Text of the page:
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Public Protector hearing: Stiff memo from DA seems to h...

South Africa


Public Protector hearing: Stiff memo from DA seems to have twisted Judge Hlophe’s arm to recuse himself

Western Cape Judge President John Hlophe. (Photo: Felix Dlangamandla / Daily Maverick)

Whatever the contents of the letter, this clearly provided enough incentive and motivation for Hlophe to step out of the fray at a critical moment in his controversial professional life.

In an uncharacteristic move, the generally pugilistic Judge President of the Western Cape, John Hlophe, on Monday politely agreed to recuse himself from hearing Public Protector (PP) Busisiwe Mkhwebane’s challenge to the constitutionality of Parliament’s rules to impeach her.

Hlophe had controversially allocated himself alongside judges Elizabeth Baartman and Mokgoatji Dolamo to hear Mkhwebane’s ongoing challenge, due to be heard in the Western Cape High Court on 7 June. 

Hlophe himself faces possible impeachment should the Judicial Service Commission (JSC) confirm a scathing finding made in April by a tribunal that he is guilty of gross misconduct. The final verdict by the JSC is expected on 4 June.

Hlophe allocated the PP matter to himself regardless of the tribunal’s serious finding as well as an obvious conflict of interest in that advocate Dali Mpofu, who represents the PP, is also one of the members of the JSC that will decide Hlophe’s fate.

However, on Monday, Hlophe wrote in response to the Democratic Alliance’s stiff memo to him at the weekend through its legal representative, Elzanne Jonker, that he would recuse himself. 

Whatever the contents of the letter, this clearly provided enough incentive and motivation for Hlophe to step out of the fray at a critical moment in his controversial professional life.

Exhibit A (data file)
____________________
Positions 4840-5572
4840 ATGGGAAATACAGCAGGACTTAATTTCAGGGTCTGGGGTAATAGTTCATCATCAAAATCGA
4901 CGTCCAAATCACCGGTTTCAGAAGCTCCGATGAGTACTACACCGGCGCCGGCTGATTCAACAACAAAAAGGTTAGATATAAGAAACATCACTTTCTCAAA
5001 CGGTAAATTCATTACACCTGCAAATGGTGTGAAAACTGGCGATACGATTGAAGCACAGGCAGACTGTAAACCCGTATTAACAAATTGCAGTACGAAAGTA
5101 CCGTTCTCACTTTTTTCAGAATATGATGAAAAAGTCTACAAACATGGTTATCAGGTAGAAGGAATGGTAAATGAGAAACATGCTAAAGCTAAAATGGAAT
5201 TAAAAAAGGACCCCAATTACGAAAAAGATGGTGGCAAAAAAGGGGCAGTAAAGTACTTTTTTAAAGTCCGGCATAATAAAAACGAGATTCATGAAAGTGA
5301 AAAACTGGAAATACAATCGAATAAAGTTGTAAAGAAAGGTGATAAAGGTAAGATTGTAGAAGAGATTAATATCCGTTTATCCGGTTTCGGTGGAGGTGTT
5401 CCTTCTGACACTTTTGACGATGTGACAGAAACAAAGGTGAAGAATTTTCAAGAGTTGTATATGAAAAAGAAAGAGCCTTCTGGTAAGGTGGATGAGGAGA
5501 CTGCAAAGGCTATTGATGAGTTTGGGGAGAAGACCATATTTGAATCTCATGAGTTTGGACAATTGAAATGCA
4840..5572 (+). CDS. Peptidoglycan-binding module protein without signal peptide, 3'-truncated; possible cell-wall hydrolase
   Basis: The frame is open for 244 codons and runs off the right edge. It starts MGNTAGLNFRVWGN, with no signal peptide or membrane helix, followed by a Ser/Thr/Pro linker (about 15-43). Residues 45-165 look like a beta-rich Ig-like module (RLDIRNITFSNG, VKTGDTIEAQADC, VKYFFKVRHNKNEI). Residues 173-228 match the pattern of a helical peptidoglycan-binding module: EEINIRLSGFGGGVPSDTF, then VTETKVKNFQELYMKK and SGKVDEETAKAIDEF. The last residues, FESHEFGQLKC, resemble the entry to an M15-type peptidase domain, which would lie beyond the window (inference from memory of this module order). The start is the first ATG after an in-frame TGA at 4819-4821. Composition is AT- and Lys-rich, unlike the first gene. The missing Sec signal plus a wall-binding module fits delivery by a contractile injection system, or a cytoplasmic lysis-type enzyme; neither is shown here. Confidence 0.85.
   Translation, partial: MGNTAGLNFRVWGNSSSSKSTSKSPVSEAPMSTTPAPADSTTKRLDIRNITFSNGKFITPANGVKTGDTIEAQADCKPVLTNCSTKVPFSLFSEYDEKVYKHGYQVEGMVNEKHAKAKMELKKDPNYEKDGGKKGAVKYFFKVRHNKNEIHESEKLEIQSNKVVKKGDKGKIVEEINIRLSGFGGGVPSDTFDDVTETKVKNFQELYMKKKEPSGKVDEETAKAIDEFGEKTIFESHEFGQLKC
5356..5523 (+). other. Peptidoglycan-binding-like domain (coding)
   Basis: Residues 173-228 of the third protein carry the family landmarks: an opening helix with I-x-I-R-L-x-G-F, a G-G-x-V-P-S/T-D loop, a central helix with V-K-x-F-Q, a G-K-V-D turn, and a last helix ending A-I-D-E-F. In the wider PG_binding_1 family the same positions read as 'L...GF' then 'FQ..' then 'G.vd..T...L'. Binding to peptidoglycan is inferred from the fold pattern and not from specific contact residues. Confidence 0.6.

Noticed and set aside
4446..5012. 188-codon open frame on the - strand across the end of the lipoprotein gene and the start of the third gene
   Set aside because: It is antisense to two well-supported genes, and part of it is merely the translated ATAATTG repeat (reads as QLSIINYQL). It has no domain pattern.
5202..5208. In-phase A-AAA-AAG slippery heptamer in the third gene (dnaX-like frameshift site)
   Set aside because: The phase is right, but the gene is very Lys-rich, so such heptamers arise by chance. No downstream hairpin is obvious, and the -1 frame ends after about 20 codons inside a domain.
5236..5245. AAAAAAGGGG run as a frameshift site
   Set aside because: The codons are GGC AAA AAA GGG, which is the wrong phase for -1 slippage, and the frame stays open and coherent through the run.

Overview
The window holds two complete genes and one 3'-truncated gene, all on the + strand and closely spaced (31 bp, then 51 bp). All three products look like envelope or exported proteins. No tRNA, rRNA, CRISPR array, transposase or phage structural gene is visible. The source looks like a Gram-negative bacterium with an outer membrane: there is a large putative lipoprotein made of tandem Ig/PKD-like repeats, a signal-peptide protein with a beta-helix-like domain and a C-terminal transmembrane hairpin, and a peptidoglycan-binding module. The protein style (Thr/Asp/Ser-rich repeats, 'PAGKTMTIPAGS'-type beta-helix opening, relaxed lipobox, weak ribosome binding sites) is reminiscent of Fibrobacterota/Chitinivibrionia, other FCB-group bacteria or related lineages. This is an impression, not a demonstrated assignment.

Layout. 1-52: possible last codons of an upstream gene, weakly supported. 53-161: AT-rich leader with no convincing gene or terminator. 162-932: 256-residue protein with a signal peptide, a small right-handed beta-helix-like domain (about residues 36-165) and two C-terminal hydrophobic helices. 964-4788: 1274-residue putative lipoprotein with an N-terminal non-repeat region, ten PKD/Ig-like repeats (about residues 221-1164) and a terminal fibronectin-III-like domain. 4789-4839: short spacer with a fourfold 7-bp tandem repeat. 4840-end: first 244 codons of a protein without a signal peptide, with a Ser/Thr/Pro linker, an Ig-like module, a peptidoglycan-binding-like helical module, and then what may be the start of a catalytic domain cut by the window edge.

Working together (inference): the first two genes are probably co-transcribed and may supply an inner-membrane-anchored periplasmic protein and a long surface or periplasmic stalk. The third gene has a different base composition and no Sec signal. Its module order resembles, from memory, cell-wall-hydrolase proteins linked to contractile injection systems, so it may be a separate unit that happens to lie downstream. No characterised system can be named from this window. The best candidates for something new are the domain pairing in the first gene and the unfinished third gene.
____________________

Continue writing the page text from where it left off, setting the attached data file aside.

He has not been averse to publicly criticising colleagues, calling his deputy, Patricia Goliath, a “nonentity” and accusing the Chief Justice of lying.

His self-appointment to the PP matter, however, would suggest an optimism on Hlophe’s part that the JSC might find in his favour.

There is no doubt that the DA, one of 20 respondents in the PP’s application, would have applied for Hlophe’s recusal, in which case the contents of the letter would have been made public.

On Monday, 24 May, Hlophe acknowledged receipt, responding: “Given the public statements made by me and those attributed to my lawyers, perhaps I should not sit in the matter, though I am one of three judges and the Democratic Alliance is one of several parties. I accordingly withdraw from the matter.”

The only trace that Hlophe still might not be utterly convinced he should not sit on the Bench with such a bank of brooding dark clouds on the horizon is the “though I am one of three judges” response, as if his presence on the Bench as the Judge President would be somehow neutralised by this.

Hlophe’s legal representative, the beleaguered Barnabas Xulu, in his challenge to the finding of gross misconduct, accused the tribunal of “endorsing the views of a political party that engaged in political campaigns” against his client.

He accused Freedom Under Law and its chair, retired Constitutional Court Justice Johann Kriegler of being “partisan” and of waging “a spirited campaign against Judge President Hlophe”.

An earlier attempt by the Public Protector to halt parliamentary inquiry proceedings was dismissed in October 2020 when Judge Vincent Saldanha found “there would be serious prejudice to public interest, coupled with the separation of powers, harm to the National Assembly if the [parliamentary] process did not ensue”. 

Part B of the matter, in which Mkhwebane seeks to have Parliament’s rules declared unconstitutional, will be heard in the Western Cape High Court between 7 and 11 June.

Hlophe still has to face another tribunal with regard to serious allegations of gross misconduct lodged with the JSC by Goliath. In 2020 Chief Justice Mogoeng Mogoeng recommended that Hlophe answer to some of these charges. Hlophe challenged the recommendation. DM


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